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The Entrapment and Anti-Creativity Nature of Level-Based Weapon Professioncy


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tldr:  

 

* Soulbound weapon.  Not stuck with 1 weapon.  Can keep training weapons even at max level

 

* Not Skyrim.  Not 30-tier journey for each weapon.  Just same 3~5 tier of profeciency like in D&D, maybe level capped so you can't get to tier 5 at level 3.

 

* Tactical challenge like Soulbound weapon.  Not "wack a rock for 10hr."

 

 

Pillars's take on weapon focus by grouping things into categories was a step forward.  It reduced the damage.  Level-based Proficiency system ENTRAPS the player and deters future opportunity of fun with cool weapons they didn't anticipate getting.

 

Weapon proficiency should be USAGE-based or at least something like Soulbound weapon in White March.  Most importantly, not locked to character leveling system.  So yes, if your character never used a katana in 20 levels, he will start out with no proficiency with this super cool samurai sword.  But he can embark on a personal quest to train with that weapon.  Maybe change the party buffer's spell selection to compensate and change engagement tactic.  That is emergent gameplay.   In a level-locked proficiency system, he'd either pop the magic retcon respec potion (meta-gaming) or trash that weapon (disappointment).

 

Of course, i'm not saying go crazy like Skyrim.  No body wants to gimp themselves for the next 3hour of gameplay instead of respec.  But if it's something reasonably quick so it's a mini-challenge and not a drag, then that's cool.  Soulbound weapons were good.  I'd prefer that over level-locked proficiency-pick any day.

Edited by SSH83
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Or you could just accept that this is a game where you need to plan out your character choices before hand and that creates it's own kind of fun.

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Pillars's take on weapon focus by grouping things into categories was a step forward.  It reduced the damage.  Level-based Proficiency system ENTRAPS the player and deters future opportunity of fun with cool weapons they didn't anticipate getting.

 

Isn't that just what you get when you train at something but later a new opportunity comes along that requires additional training? Gee, that's tough bud. :p

"It has just been discovered that research causes cancer in rats."

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I find the system you are proposing more limited that what is suggested. No I will not grind for 20 hours to retrain my character. It makes more sense that paying for it in a tavern but it's just a waste of my time. As it is a party based game I don't find new cool weapons to be ever wasted. Sure, my main character won't use this cool mace but someone else might.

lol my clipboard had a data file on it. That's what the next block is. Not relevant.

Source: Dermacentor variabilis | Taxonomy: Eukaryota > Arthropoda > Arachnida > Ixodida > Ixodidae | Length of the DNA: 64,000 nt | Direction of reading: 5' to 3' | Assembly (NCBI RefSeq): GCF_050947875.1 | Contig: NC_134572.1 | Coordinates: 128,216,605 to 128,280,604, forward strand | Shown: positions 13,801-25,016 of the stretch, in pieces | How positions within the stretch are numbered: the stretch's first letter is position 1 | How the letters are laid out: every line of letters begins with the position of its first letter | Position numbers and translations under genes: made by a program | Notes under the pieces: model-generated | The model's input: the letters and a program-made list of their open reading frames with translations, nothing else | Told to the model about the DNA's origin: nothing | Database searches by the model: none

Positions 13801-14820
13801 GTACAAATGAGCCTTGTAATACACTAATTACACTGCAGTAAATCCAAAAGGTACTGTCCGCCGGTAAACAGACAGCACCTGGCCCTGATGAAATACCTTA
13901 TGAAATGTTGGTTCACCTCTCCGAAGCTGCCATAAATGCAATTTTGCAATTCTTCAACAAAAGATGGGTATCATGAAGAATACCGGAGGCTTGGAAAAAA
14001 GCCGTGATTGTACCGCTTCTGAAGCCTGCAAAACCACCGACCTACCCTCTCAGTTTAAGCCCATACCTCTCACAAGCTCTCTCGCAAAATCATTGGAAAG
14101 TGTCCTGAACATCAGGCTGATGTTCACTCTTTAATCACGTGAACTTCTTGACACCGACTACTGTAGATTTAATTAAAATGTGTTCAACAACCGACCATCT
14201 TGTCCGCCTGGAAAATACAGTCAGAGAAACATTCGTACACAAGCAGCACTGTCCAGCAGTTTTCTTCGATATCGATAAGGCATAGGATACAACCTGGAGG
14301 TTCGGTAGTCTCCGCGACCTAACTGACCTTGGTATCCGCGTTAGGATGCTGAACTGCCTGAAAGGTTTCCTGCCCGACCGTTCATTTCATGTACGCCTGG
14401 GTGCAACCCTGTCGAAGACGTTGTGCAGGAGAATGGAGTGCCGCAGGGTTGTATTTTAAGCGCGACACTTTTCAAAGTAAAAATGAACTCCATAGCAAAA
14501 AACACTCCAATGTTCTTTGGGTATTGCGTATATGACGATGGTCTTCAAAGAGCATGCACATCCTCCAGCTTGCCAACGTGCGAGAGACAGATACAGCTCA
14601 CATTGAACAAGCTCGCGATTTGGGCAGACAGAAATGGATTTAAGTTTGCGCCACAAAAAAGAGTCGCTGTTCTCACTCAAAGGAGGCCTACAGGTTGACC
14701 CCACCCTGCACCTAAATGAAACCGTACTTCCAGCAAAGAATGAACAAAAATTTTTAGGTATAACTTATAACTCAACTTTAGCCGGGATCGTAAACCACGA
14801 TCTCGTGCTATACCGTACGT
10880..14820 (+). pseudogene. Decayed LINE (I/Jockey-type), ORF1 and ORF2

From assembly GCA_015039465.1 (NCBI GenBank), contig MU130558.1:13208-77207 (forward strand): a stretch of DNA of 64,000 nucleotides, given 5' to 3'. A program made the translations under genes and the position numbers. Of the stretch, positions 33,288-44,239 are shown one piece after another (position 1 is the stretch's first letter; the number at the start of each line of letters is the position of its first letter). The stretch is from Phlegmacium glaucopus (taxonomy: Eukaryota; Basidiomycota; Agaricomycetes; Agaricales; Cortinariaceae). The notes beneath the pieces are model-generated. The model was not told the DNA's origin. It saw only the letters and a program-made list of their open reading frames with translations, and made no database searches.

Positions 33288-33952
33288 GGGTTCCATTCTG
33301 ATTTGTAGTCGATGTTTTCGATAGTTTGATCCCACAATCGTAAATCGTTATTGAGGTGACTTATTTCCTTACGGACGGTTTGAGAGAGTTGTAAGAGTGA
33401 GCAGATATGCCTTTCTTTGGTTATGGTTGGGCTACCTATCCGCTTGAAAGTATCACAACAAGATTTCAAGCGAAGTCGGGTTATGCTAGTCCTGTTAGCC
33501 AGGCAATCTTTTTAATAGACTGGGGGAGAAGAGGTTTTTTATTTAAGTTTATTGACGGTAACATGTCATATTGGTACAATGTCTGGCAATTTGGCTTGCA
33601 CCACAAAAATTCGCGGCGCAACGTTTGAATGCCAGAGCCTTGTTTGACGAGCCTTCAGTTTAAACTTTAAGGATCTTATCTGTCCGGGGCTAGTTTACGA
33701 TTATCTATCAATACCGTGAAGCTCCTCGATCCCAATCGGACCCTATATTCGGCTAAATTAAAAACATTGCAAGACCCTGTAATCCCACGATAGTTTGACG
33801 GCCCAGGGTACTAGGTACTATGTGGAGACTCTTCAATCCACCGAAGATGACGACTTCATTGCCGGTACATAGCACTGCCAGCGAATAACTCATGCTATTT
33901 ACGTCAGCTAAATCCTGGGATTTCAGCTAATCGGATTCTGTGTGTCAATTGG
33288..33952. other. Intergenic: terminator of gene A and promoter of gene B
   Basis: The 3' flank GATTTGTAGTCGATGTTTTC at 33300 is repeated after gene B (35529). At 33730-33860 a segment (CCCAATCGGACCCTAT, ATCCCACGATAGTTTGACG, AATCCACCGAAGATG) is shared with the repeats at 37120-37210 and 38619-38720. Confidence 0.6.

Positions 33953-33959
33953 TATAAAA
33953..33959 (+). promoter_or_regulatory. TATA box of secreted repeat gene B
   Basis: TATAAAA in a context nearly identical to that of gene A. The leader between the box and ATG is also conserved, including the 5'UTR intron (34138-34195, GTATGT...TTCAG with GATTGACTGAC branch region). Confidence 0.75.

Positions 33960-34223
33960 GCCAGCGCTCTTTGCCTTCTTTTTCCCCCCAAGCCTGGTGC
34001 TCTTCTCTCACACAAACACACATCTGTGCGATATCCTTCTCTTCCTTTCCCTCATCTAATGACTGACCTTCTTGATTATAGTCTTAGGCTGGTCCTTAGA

I found myself less willing to switch weapons in Tyranny as I knew my character won't be as effective with it, than a weapon he/she used from the very start. That said, weapon of choice is something I consider when I start developing character so it is not a dilemma I find myself playing in very often.

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Is it? He says "usage based", which imo, is the same technique just applied to a different aspect of the game.

 

Yes, an aspect where it would make sense. Not that I totally agree with him, but it isn't as stupid as a hopping around to get better athletic skills.

 

Personally I would prefer to get your weapon skills by learning from a master. But I guess 99% of all players would hate that.

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Usage-scaling weapon prof in an iso-party-based rpg is not a good thig imo. Too time-consuming especially when spread-out in so many characters! Better just say "ok I'm going for weapon A" from starters (or mid-game) and stick with it, expecting the devs have made a good job on making interesting weapons for each category.

Again, usage-scaling is good thing for action games with single character.

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The plainly implemented "usage based" reminds me of Oblivion...

Create a spell that deals 1 damage to self, heals 1 damage to self and restores some mana over time. Put a weight on the casting key, and go for a walk. Come back and voila, you are a master in restoration and destruction now. 

 

There could be a different approach through:

- use different weapons as you like, be it even 20 different weapon types

- each swing (or kill, or 10 inflicted damage, whatever) adds some proficiency points to that weapon type

- once your total amount of points (between all types) passes some threshold, you can get a proficiency++ in 1 out of 5 most used weapon types. 

 

The pros are: you get your "usage based" for immersion or whatever you wanted it for; plus you are not chained to a single weapon type.

But then again, how do you remove the "drag"? Put threshold low? Then why just not make character choose the proficiency at character creation or some specific level?

What is the goal of "usage based" progression exactly?